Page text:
If this is your misfortune, I suggest that your opening offer consist of a vintage Pinot Noir. Be aware however, that nay-sayers often take great delight in obscure details, such as insisting that the grapes were crushed under the delicate feet of 19 year old virgins born during the month of May, or that the juice was filtered through cloth cut from the very same bolt of material as that which produced the Shroud of Turin.

A good nay-sayer does not come cheap.



"Forget pounds and ounces, I'm figuring displacement!"

If we accept that: MBG(+)FGSF(=)HBG(F1)
And we surmise that: BG(>)HBG(F1) while GSF(<)HBG(F1)
Would it hold true that: HBG(F1)(+)AM500(x)q.d.(=)1.5lbGRWT?
PB answer: It depends.
sprkplug #399539 02/01/15 08:22 AM
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I'll keep that in mind sprkplug. grin

But as far as a good Pinot Noir, my idea of a good wine is Welches grape juice spiked with 180 proof grain alcohol. That is my level of sophistication when it comes to wine.

I've thought about the naysayers a little. Even thought about the goals for this new pond I am planning. For the naysayers to consider the situation properly it is only fair that they have the perspective of some goals.

So here they are. Goals for snrub's proposed 3/4 acre pond that hopefully will come about this March or April, depending on the weather. Mostly in order of inportance.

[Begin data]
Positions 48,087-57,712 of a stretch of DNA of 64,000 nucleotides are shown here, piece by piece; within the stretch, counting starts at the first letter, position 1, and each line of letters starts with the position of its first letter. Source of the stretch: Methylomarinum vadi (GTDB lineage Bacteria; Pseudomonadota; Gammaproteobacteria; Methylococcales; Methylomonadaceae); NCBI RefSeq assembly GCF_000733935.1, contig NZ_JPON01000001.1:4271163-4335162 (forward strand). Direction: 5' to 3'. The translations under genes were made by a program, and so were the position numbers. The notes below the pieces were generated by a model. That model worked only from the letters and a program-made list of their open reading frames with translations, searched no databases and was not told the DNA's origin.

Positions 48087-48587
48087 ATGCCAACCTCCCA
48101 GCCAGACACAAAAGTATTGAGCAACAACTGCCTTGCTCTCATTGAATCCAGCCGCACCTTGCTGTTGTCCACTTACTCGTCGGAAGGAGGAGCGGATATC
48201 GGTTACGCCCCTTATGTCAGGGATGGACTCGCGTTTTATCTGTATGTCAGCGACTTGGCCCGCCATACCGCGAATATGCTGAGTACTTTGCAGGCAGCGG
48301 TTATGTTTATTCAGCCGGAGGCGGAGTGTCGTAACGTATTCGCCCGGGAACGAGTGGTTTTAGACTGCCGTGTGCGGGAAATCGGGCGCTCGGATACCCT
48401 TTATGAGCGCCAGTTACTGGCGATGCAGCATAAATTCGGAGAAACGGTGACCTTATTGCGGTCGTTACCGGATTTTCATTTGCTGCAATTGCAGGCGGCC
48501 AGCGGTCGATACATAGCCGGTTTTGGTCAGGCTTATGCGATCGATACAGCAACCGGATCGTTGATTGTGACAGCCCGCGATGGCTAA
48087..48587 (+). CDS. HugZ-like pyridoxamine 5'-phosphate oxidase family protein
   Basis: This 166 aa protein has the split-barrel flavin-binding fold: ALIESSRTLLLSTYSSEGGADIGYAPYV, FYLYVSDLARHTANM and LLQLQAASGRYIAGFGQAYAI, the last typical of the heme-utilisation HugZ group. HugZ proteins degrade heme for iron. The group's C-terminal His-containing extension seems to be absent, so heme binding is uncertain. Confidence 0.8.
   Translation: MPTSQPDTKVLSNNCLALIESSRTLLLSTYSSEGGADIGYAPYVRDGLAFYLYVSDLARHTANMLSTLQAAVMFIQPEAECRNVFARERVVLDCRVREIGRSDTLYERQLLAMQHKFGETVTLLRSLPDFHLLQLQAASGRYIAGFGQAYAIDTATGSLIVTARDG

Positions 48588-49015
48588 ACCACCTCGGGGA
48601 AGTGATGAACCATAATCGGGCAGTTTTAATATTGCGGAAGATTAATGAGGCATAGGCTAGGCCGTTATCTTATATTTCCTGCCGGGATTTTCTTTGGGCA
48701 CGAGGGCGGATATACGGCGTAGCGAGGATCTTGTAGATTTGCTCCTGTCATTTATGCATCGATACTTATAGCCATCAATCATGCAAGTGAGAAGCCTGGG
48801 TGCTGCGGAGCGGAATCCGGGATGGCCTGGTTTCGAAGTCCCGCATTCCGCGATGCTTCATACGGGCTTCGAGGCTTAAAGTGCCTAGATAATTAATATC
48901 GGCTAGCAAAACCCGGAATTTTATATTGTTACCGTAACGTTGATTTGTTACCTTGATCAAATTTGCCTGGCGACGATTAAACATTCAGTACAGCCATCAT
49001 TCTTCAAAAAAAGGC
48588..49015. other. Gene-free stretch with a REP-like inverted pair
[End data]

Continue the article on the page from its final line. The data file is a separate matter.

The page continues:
1. Have an excuse to pull the dozer and scraper out of the shed and dig a big hole in the ground while wasting Diesel.

2. Expend some excessive time on my hands.

3. Waste a decent amount of money (always a top priority when it comes to a hobby).

4. Raise some fish of my own doing, instead of buying them. Put them in the pond and see what happens.

5. Goal is to have FHM (just gotta love the little buggers), RES and GRES by introducing 4-6 native GSF females out of my old pond.

5.5 Maybe accidentally learn something along the way while having fun doing it.

6. Maybe eventually actually catch some of them by hook and line.

7. In my case, the journey is the destination.

That is a start anyway. Goals likely to change as time goes by.

About the only thing I will be willing to offer my nay-sayers is maybe some day having a Pond Boss get together where they can have a chance to catch some of my future 2# GRES. grin And maybe something cool to drink.


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Just read through this entire post with great interest...I think I have a pond with RES X GSF hybrids...I'll take pics and post but I've caught several of them that have the gape and coloring of a GSF but clearly have a red opercular tab - just like RES.

This pond has had both RES and GSF for many years.

Pics to follow.


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Originally Posted By: Bill Cody
Thanks for the great pictures. I will link this thread into the HBG Archives. The RES X BG hybrid may not be as aggressive as a BG X GSF, thus the RESxBG hybrid may not compete well with regular HBG.